“The whole process of bringing these dogs through until they validate is a journey,” Chris Dunbar, who works for Sugar Bowl, said: with Nova, Nova’s dog. “But once you’re at the end, it’s really rewarding to see it pay off.”
Mobilizing their resources
Sugar Bowl and Alpine Meadow’s patrol Members estimate their dogsYou can find someone buried up to10 to 12 feet below the surface Studies show that 93 percent to 94 percent of avalanche victims are recovered alive if they are found within 15 minutes – after that, the odds of survival drop significantly.
Both Sugar Bowls and Alpine Meadows both declined to Release the number of avalanches at the resort in the past few years.
“It’s a very low occurrence,” Meyerholz stated.
“It is quite likely in a dog’s career, that they never respond,” Allstadt said. “Most of our ski Patrollers who volunteer to work outside resorts may experience slides. Call-outs are usually outside the resorts. ski Capacity for resort.”
In his 15 years on Alpine Meadows’ ski patrol, all the searches he’s responded to have been outside the resort, he said. During those situations, avalanche beacons failed to locate the victim, and “at that point in time, you’ve gotta rely on a dog. It’s the only tool that hasn’t been tried.”
Buster, who Meyerholz co-handles with Pinkham, has been mobilized for action three times but has never been deployed at the resort.
“You mobilize all your resources, but hopefully you don’t have to use them,” Meyerholz said.
While resort avalanches are rare, they are not unheard of.
In 2016, a Sugar Bowl rider who traveled out of bounds triggered an avalanche. A Mt. Rose Ski Tahoe skier who went out of bounds was also killed in a 2016 avalanche. In 2020, an Alpine Meadows avalanche killed one person.
“The ski resorts in the Tahoe area do a really good job mitigating the avalanche hazards,” Sierra Avalanche Center President JB Brown said. Brown is unaware of any avalanches at area resorts this year. There has been one fatal avalanche in the backcountry this year. A 43-year-old man died March 20 in an avalanche triggered by a collapsing cornice near Truckee, California.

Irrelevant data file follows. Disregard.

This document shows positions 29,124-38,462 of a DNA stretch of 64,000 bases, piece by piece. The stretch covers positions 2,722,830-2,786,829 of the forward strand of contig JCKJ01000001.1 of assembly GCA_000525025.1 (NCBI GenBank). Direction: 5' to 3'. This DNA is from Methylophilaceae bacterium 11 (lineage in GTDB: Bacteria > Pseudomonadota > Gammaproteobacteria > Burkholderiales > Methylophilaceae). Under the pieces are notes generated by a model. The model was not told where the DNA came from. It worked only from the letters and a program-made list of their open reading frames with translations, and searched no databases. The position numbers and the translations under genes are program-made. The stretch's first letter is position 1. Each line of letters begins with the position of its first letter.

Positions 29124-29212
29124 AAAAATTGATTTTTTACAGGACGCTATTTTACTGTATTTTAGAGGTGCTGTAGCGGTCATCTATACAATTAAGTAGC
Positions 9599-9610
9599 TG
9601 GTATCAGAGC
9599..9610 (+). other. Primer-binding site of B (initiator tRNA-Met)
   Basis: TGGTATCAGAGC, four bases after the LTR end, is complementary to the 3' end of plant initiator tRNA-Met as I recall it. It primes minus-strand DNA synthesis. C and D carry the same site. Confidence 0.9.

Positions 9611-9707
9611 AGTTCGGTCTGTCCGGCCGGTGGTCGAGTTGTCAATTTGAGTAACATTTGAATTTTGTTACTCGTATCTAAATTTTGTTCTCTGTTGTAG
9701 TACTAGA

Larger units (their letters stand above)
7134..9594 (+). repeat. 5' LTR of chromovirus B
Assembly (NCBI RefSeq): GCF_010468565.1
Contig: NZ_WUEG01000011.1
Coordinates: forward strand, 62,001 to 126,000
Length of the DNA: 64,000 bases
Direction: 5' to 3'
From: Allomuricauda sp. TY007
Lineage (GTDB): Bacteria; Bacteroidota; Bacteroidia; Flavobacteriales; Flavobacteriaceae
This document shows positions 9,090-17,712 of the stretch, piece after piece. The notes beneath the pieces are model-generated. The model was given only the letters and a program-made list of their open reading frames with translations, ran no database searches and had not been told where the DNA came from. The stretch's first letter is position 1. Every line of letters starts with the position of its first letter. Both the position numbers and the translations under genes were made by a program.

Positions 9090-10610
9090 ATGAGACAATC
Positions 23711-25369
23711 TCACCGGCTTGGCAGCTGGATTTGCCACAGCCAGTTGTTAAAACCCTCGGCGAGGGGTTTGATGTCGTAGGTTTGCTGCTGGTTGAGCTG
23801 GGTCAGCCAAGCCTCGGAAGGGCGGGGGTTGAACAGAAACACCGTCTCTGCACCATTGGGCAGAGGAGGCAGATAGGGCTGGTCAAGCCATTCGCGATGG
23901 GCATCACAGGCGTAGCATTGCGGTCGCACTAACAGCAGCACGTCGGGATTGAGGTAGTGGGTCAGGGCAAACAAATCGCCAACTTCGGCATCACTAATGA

Simulating a rescue
During a training exercise for the RGJ toDunbar, observe, of the Sugar Bowl ski patrol Was? “rescued” Starting at avalanche Simulation at Sugar Bowl
He crawled in the ungroomed snow from the trees to the bottom of a snow cave. Dunbar was buried about 3 feet below ground by another patroller, who took his skis and poles off and placed blocks of snow on top of the opening.
A few rays of sunlight made their way through cracks in the snow as Dunbar sat mostly in the dark. He could hear people outside, but those inside the cave couldn’t hear him.
Buster waited at the top of the run. withHis handler. Buster was given the order after they skied part of the slope. toSearch.
He raced down the slope to find the scent. Buster sprinted down the slope and found Dunbar’s scent after a few minutes.
After a few minutes worth of frantic paddling, he was able to break through. He was successful and was rewarded withA game of tug-of war and praise.
Buster ran down the slope, got on the chairlift, and headed back. toThe top of the mountain.
“The life of an avalanche dog never stops,”Meyerholz stated.
Amy Alonzo is a Nevada-based reporter covering the outdoors, recreation, environment and culture of Lake Tahoe and Nevada. Reach her at [email protected] or (775) 741-8588. Here’s how to support ongoing coverage and local journalism.